As we travel between Scotland and Argentina, we thought we’d take a break from chronicling our travels and do something a little different with the blog today. As you might expect, we’ve taken thousands of photos on our trip so far. Along the way, we’ve seen some hilarious, curious and confusing signs. We wanted to share ten amusing photos that we’ve seen from New Zealand to London.
We saw this marquee in Kyoto, Japan and it has since become one of my favorite photos from the trip. Hey, if you don’t know what beef is, I’m probably not going to eat at your restaurant. Every time we look at this photo, we come up with more questions than answers.
This unmarked sign could be found everywhere on highways and major roads throughout Asia and in parts of Europe. It wasn’t until we arrived in Scotland did another adjoining sign give us a clue on its meaning “Cameras being used to check speed.” In what century is THAT the image you use to indicate camera? Should we be on the look out for a photographer on the side of the road with his head behind a hood and holding up an old-timey flash? If you’re speeding, will he chase you down in a horseless carriage? Good Goulash, that sign is outdated.
This one can be found at Tokyo regional rail stations. I love it because it’s such a remarkably specific sign. Although I can’t read any of the Japanese, I’m going to go ahead and translate this as “If you’re a young girl who has dropped her cute hat on the subway track, please wait for the transit worker with the long stick clamp thing to retrieve it.”
This one is just so simple its genius. Several locations in Eastern Europe have a very simple designation to let you know when you’re entering or leaving a city, area or region. It’s actually one of those things that is so basic, it took us a while to figure it out. The first sign means that you’re entering this area and the second sign means you’re leaving this area. No knowledge of the local language needed!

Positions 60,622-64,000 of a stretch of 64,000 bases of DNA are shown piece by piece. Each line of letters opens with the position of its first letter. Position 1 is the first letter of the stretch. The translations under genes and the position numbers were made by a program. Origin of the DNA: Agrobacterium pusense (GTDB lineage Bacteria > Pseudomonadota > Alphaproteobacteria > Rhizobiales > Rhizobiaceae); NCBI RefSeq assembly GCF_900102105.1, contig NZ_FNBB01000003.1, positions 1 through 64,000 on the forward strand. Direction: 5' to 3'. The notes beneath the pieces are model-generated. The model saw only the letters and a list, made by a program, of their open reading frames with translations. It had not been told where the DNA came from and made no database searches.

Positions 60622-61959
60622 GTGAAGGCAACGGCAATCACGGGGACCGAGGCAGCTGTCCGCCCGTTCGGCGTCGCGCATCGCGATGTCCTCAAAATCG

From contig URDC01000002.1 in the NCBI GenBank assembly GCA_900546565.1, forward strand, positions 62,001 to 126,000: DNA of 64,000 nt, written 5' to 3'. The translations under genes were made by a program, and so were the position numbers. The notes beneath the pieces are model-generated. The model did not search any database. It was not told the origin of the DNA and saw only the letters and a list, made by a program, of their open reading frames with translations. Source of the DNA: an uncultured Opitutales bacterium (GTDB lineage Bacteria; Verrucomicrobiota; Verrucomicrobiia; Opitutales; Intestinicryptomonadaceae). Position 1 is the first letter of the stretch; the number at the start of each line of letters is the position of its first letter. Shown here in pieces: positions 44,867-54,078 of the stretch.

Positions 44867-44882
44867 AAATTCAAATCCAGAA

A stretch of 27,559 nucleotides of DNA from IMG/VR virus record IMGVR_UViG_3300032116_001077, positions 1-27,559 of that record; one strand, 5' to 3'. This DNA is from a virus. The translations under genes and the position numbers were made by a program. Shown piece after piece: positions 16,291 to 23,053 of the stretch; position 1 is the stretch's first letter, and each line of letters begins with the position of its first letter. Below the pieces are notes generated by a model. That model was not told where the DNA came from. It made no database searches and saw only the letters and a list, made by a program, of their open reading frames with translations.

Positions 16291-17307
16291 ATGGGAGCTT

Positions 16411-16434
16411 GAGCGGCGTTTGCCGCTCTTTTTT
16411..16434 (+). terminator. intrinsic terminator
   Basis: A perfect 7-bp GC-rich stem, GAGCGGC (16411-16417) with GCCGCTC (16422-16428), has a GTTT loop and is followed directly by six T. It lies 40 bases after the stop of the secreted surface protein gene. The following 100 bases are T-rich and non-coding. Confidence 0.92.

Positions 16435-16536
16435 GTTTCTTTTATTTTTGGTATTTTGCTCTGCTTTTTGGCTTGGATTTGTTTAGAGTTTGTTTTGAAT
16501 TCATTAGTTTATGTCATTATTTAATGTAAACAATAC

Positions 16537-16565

This package in a Highlands grocery store had me in stitches because I don’t think you could put a larger, more outlandish Scottish Stereotype on a box of Oatmeal. Its like having Uncle Same bursting out a box of Rice Krispies. The only thing that’s missing is the tagline: “Before you go shot putting in the Highlands with your kilt and chiseled, model good looks, make sure you down some Oats!”
Every now and then, Brooke and I revisit this photo taken at Tokyo’s SkyTree Tower. We’re like scientists reworking an experimental theorem hoping to find something we missed the first time. To this day, we still don’t know what in Godzilla’s name is happening on the front of this package. Or even what is inside the package. Odder still? We found this in a toy store.
Clever bar owners know how to attract attention. And in Bucharest’s Old City you have tough competition with bars that have clever names like Beer O’Clock. But this entrance to a themed bar wins the award for best bar entrance we’ve seen. No, we didn’t go in. Yes, I went ahead and looked up here skirt. No, I’m not telling you what I saw.
Fair enough: The Military Museum in Belgrade only has a bit English on the displays, but they really got this one wrong! Not many people mistake the Arc De Triumph for the Eifel Tower! You have to look closely at this one or click to blow it up, but the caption says “Victory Parade of the German Army at the Eifel Tower.” Man, The Eifel Tower sure looked different in 1939. You can see some visitor was kind enough to pencil in the correct building name.
I roared with laughter when I read the name of this Edinburgh furniture store aloud. Who doesn’t love a good pun? But judging by the “To Let” sign, I don’t think things were “so good” for very long.
Want to end this post by showing that the amazing stuff we’ve seen outweighs our snarky nitpicky take on signs. Here is a great image I just rediscovered from the early days of our trip on a New Zealand beach outside of Raglan. This trip has been made of amazing moments from the hilariously surreal to the sublimely beautiful. I can’t wait to see what’s waiting for us in Argentina!